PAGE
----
In Sungmoon Kim & Hsin-Wen Lee (eds.), Reimaging Nation and Nationalism in Multicultural East Asia. New York, USA: Routledge. pp. 1-22 (2018)

Authors
Hsin-Wen Lee
University of Delaware
Sungmoon Kim
City University of Hong Kong
Abstract
National identity and attachment to national culture have taken root even in this era of globalization. National sentiments find expression in multiple political spheres and cause troubles of various kinds in many societies, both domestically and across state borders. Some of these problems are rooted in history; others are the result of massive global immigration. As US Secretary of State John Kerry tries to broker a new round of Israel-Palestine peace talks, the Israeli government continues expanding its settlements in disputed territories. As this proposal is being written, Japanese citizens are debating whether their politicians should visit the Yasukuni Shrine (靖國神社), where the spirits of fourteen Class A war criminals from WWII and more than one thousand others convicted of war crimes by the International Military Tribunal for the Far East are honored with a distinguished resting place. As the Chinese government’s plan to bring economic prosperity to the Xinjian province unfolds, ethnic conflicts between Han Chinese and local Uyghur Muslims intensify. Tibetans still demonstrate to the Chinese government, some through the dramatic sacrifice of self-immolation, their determination to pursue a Tibet that is truly free and autonomous. The recent inflow of Muslim immigrants across Europa and North America forces those liberal democratic societies to rethink the meaning of multiculturalism. Should the state respect Muslim women’s freedom to wear burkas in public? What about other aspects of certain Muslim traditions such as arranged marriages or the honor killing of teenage girls who see boys their parents do not approve? Since these immigrants voluntarily moved from their homeland to a new society, do they have a duty to give up such practices, which conflict with their new societies’ fundamental commitment to individual autonomy? Eric Hobsbawm suggests that nationalism is a contingent phenomenon in history—it arises with important historical events such as industrialization and print journalism; eventually, it will disappear. Anthony Smith, on the other hand, argues that nationalism is deeply rooted in the human need for collective faith and dignity. How should we understand today’s nationalism? Is it a transient phenomenon that eventually will be eradicated from the world, or is it a timeless issue that confronts and will remain a challenge for every society? Is the conventional distinction between civic and cultural nationalism still relevant or helpful? The problems and ongoing challenges of nationalism are very much alive throughout East Asia where the myth of ethnically and culturally homogeneous nations is still paramount. In addition to the examples provided above, East Asian societies are increasingly multicultural, inevitably forcing their governments to come up with new immigration and border-control policies, revisit their laws regarding labor policies, sociopolitical discrimination, socioeconomic welfare, and, more fundamentally, rethink the constitutional make-up of the citizenry and the ideal of social harmony, one of their most cherished political values. Nevertheless, contemporary theoretical analyses, whether philosophical or empirical, of the phenomena surrounding nationalism, in all its forms, are almost exclusively focused on cases in western cultures and societies, preventing the East Asian people from developing a coherent idea of who they are or should be in a way that can track their deeply-held values and norms (such as Confucianism). One of the primary aims of this conference therefore is to address this ongoing neglect and explore new concepts and theories that are socially relevant in East Asia. Not only will this provide access to the particular experiences of nation, citizenship, and nationalism throughout East Asia but it will bring to bear philosophical concepts, approaches, and styles of reasoning about them that currently are not part of this critical debate. Providing an opportunity to hear these distinct and different East Asian voices and opening up these conceptual and methodological resources to scholars around the world will greatly advance the understanding and appreciation of nationalism. In addition to this primary aim, the proposed conference will achieve two other, novel, and important goals. First, by design, it will bring to bear a multi and interdisciplinary approach to the problems of nationalism. We are not privileging either conceptual or empirical studies in the organization of our conference and will bring together philosophers, political scientists, sociologists, and historians, making every effort to invite scholars who explicitly employ or are interested in exploring different and at times hybrid approaches. Second, we will draw together scholars from around the world: China, South Korea, Japan, Taiwan, North America, and Europe, including leading figures in the field, who will serve as keynote speakers for the conference. Combining these two additional goals will enable us to organize a uniquely diverse conference, both in terms of intellectual discipline and national origin. Along with our primary aim of introducing East Asian voices and theories, this will make our event original, distinctive, and unprecedented in value. Our age is one in which it is unavoidable for people of different cultural backgrounds to live together in many different places. For the sake of justice and stability, a comprehensive re-examination of nationalism is both urgent and necessary.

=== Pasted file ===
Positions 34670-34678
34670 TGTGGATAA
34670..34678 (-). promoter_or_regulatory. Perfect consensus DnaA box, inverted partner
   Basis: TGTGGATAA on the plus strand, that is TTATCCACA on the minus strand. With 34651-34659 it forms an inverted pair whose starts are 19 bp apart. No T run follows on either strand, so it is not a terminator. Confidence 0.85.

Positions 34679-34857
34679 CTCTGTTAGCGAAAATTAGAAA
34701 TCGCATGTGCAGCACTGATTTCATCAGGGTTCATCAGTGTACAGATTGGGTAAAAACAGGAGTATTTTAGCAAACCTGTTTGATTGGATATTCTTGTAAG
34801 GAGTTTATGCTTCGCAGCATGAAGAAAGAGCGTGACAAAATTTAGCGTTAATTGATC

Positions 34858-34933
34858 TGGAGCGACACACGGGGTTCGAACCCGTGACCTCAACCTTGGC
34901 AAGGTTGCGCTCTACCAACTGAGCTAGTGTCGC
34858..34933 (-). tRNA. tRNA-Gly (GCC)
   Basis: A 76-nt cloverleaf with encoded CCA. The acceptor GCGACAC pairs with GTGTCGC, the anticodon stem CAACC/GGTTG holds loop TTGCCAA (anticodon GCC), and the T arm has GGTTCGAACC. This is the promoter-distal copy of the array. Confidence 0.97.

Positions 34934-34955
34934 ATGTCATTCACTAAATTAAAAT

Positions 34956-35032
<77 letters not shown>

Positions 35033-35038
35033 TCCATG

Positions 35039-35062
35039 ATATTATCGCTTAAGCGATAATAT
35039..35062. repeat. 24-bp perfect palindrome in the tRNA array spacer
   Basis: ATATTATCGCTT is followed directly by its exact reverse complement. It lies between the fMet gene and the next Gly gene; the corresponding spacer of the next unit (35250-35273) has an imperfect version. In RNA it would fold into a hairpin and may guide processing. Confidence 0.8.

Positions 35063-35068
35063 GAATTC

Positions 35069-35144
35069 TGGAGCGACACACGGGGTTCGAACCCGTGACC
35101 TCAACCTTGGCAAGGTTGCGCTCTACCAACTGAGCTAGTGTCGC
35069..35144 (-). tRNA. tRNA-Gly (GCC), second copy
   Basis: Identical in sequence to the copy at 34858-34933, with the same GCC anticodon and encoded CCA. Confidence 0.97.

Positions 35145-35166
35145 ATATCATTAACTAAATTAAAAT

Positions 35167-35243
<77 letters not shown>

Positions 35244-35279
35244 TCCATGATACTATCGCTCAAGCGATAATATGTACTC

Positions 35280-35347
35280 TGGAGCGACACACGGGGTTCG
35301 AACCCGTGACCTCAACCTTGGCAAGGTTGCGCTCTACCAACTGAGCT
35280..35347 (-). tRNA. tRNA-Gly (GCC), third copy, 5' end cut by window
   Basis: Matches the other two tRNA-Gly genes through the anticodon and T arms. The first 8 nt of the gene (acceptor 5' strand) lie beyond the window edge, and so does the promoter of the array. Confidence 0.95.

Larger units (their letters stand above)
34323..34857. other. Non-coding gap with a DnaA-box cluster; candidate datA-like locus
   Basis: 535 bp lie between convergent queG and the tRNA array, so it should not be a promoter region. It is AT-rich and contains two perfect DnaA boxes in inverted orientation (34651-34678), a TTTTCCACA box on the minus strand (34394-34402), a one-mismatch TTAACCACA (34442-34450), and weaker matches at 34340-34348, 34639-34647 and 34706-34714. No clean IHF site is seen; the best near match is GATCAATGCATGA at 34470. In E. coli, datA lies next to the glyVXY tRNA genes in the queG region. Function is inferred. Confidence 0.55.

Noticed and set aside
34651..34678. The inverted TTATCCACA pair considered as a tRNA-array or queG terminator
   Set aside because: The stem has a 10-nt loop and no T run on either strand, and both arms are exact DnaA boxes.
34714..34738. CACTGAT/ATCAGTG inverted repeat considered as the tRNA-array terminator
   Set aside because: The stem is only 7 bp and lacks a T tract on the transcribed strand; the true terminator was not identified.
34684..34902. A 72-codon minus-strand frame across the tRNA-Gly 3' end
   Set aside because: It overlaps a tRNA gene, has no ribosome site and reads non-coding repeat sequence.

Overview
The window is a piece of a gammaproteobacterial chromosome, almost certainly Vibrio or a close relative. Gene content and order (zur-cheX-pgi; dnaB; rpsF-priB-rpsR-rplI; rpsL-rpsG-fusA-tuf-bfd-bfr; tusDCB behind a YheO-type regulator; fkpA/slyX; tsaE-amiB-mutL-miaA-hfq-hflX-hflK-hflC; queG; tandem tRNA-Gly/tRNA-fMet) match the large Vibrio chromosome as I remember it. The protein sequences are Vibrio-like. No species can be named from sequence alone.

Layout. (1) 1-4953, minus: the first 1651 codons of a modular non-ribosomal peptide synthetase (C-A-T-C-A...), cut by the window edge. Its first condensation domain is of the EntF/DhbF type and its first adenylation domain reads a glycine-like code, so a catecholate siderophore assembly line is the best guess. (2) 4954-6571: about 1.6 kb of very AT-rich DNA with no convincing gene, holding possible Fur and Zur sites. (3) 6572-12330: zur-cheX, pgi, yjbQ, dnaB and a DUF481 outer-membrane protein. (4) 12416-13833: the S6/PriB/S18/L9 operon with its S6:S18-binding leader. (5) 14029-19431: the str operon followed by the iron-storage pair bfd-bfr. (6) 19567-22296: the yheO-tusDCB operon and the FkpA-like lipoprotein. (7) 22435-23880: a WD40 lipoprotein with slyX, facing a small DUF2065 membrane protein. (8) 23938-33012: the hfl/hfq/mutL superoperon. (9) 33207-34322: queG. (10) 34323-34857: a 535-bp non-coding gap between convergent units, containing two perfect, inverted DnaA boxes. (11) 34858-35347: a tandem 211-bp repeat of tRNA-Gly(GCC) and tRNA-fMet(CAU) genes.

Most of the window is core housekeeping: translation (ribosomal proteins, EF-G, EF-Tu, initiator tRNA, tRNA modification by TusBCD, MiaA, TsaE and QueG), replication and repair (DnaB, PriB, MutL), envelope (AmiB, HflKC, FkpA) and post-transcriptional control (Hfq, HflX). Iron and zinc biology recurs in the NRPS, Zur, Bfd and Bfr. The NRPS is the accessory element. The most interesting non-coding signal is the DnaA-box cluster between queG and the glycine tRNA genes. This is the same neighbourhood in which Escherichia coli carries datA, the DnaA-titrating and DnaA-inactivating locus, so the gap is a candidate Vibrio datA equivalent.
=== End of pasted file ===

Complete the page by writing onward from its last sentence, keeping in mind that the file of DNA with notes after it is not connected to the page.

Keywords Nationalism  Multiculturalism  Confucianism
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